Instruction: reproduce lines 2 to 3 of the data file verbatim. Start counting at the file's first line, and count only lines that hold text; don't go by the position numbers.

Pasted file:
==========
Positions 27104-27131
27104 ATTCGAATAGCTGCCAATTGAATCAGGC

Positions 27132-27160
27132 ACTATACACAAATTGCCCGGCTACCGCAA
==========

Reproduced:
27104 ATTCGAATAGCTGCCAATTGAATCAGGC

Positions 27132-27160